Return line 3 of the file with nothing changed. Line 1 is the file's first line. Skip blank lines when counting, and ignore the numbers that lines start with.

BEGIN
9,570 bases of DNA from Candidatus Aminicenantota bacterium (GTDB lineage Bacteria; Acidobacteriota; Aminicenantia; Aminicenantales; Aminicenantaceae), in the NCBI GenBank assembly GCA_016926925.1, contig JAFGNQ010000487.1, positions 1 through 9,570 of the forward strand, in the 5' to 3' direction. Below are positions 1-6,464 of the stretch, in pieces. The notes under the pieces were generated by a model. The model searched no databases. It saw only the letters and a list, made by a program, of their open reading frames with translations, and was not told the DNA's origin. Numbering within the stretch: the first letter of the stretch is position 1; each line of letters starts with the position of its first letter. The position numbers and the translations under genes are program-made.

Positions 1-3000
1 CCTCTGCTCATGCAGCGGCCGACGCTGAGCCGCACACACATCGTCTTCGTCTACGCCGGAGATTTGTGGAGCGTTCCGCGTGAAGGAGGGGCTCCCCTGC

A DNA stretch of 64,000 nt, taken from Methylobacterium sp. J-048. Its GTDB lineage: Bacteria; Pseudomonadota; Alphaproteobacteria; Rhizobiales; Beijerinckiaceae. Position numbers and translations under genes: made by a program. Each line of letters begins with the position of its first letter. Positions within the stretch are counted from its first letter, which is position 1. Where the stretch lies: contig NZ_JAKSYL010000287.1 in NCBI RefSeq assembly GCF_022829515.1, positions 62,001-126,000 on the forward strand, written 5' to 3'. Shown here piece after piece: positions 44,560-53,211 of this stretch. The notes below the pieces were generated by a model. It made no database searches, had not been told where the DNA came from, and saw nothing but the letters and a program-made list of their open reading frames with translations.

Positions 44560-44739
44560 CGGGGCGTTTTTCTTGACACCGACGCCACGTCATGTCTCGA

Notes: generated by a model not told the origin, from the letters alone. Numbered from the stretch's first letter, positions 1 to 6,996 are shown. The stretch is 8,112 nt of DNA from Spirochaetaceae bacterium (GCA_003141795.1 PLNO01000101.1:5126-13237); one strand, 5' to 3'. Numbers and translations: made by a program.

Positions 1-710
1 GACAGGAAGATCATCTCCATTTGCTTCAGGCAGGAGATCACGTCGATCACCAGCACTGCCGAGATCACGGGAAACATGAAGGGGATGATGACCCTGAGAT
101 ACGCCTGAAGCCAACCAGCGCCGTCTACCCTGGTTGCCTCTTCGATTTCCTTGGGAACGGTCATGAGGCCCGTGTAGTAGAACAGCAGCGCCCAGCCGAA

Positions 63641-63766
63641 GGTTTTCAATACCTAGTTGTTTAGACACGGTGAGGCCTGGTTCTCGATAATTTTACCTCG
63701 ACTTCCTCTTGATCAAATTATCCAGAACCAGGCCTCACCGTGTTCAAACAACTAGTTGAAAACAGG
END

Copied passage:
1 CCTCTGCTCATGCAGCGGCCGACGCTGAGCCGCACACACATCGTCTTCGTCTACGCCGGAGATTTGTGGAGCGTTCCGCGTGAAGGAGGGGCTCCCCTGC